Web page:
A compositional neural code in high-level visual cortex can explain jumbled word reading

  1. Aakash Agrawal
  2. KVS Hari
  3. SP Arun  Is a corresponding author
  1. Indian Institute of Science, Bangalore, India


We read jubmled wrods effortlessly, but the neural correlates of this remarkable ability remain poorly understood. We hypothesized that viewing a jumbled word activates a visual representation that is compared to known words. To test this hypothesis, we devised a purely visual model in which neurons tuned to letter shape respond to longer strings in a compositional manner by linearly summing letter responses. We found that dissimilarities between letter strings in this model can explain human performance on visual search, and responses to jumbled words in word reading tasks. Brain imaging revealed that viewing a string activates this letter-based code in the lateral occipital (LO) region and that subsequent comparisons to stored words are consistent with activations of the visual word form area (VWFA). Thus, a compositional neural code potentially contributes to efficient reading.

Data availability

Data and code necessary to reproduce the results are available in an Open Science Framework repository at https://osf.io/384zw/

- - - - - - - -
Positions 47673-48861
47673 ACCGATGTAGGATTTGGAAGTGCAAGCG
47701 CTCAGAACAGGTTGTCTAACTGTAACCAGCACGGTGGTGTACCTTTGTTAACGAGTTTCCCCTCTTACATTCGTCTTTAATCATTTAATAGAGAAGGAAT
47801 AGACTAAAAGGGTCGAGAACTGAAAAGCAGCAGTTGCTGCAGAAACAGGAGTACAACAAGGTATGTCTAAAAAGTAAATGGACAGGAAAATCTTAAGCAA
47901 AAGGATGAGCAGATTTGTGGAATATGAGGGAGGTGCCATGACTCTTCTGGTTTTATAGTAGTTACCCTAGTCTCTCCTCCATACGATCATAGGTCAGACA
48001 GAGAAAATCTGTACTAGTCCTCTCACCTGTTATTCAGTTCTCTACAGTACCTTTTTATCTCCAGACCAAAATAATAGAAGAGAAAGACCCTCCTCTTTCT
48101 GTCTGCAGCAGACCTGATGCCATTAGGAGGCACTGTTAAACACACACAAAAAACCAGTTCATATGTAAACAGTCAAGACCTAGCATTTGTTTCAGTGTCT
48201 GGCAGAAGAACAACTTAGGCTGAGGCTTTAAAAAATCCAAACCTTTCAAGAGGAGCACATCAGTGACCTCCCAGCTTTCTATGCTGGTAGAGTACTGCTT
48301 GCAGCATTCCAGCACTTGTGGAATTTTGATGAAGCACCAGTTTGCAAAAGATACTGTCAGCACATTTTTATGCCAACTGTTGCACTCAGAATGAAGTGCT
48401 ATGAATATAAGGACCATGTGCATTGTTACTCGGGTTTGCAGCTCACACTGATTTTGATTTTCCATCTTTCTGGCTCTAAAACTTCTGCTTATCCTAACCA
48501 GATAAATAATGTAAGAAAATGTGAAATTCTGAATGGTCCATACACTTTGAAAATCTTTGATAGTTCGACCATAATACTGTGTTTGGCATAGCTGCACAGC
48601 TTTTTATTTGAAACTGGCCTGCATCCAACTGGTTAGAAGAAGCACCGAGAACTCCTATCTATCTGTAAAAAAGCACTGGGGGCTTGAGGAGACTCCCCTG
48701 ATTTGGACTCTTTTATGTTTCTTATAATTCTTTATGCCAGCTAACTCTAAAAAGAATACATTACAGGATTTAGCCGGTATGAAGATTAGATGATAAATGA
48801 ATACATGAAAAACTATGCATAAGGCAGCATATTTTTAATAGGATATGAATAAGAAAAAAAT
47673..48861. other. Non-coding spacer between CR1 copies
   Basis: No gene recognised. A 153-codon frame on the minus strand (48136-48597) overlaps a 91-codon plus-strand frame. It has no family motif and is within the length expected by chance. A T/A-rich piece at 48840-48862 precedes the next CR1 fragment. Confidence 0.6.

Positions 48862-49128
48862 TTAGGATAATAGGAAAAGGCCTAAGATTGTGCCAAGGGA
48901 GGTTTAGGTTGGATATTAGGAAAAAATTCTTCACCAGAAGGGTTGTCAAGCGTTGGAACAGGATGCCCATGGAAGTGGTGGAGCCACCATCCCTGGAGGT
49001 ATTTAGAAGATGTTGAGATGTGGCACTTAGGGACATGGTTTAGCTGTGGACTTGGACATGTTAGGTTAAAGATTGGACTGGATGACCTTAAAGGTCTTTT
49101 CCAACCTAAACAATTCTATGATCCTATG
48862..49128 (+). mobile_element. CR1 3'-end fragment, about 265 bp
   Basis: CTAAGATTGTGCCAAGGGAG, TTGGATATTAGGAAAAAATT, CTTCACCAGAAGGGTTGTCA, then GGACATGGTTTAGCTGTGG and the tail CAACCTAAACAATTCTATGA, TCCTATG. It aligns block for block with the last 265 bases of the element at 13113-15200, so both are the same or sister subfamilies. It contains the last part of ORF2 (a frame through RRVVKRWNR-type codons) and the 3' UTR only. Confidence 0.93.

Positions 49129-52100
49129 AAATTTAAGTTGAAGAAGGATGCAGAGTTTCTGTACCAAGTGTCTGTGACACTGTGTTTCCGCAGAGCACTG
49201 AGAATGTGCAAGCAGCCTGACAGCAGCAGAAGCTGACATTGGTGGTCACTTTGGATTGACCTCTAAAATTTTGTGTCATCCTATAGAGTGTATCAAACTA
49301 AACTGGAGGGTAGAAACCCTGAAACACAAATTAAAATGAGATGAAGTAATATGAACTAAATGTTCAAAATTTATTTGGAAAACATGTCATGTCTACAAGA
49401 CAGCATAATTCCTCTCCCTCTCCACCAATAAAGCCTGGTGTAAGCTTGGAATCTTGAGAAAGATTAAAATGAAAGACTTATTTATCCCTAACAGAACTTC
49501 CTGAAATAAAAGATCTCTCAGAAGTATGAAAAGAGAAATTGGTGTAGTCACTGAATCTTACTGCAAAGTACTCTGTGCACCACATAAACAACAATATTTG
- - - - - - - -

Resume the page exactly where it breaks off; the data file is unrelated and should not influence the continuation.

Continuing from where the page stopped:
The following data sets were generated
    1. VisionLabIISc
    (2020) jumbledwordsfMRI
    Open Science Framework, 384zw.

Article and author information

Author details

  1. Aakash Agrawal

    Centre for BioSystems Science and Engineering, Indian Institute of Science, Bangalore, Bangalore, India
    Competing interests
    The authors declare that no competing interests exist.
  2. KVS Hari

    Department of Electrical Communication Engineering, Indian Institute of Science, Bangalore, Bangalore, India
    Competing interests
    The authors declare that no competing interests exist.
  3. SP Arun

    Centre for Neuroscience, Indian Institute of Science, Bangalore, Bangalore, India
    For correspondence
    Competing interests
    The authors declare that no competing interests exist.
    ORCID icon "This ORCID iD identifies the author of this article:" 0000-0001-9602-5066


Wellcome Trust/DBT India Alliance (IA/S/17/1/503081)

  • SP Arun

The funders had no role in study design, data collection and interpretation, or the decision to submit the work for publication.


Human subjects: All subjects gave informed consent to an experimental protocol approved by the Institutional Human Ethics Committee of the Indian Institute of Science (IHEC # 6-15092017).

Reviewing Editor

  1. Chris I Baker, National Institute of Mental Health, National Institutes of Health, United States

Publication history

  1. Received: January 2, 2020
  2. Accepted: May 4, 2020
  3. Accepted Manuscript published: May 5, 2020 (version 1)
  4. Accepted Manuscript updated: May 7, 2020 (version 2)
  5. Version of Record published: June 4, 2020 (version 3)


© 2020, Agrawal et al.

This article is distributed under the terms of the Creative Commons Attribution License permitting unrestricted use and redistribution provided that the original author and source are credited.


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  1. Aakash Agrawal
  2. KVS Hari
  3. SP Arun
A compositional neural code in high-level visual cortex can explain jumbled word reading
eLife 9:e54846.

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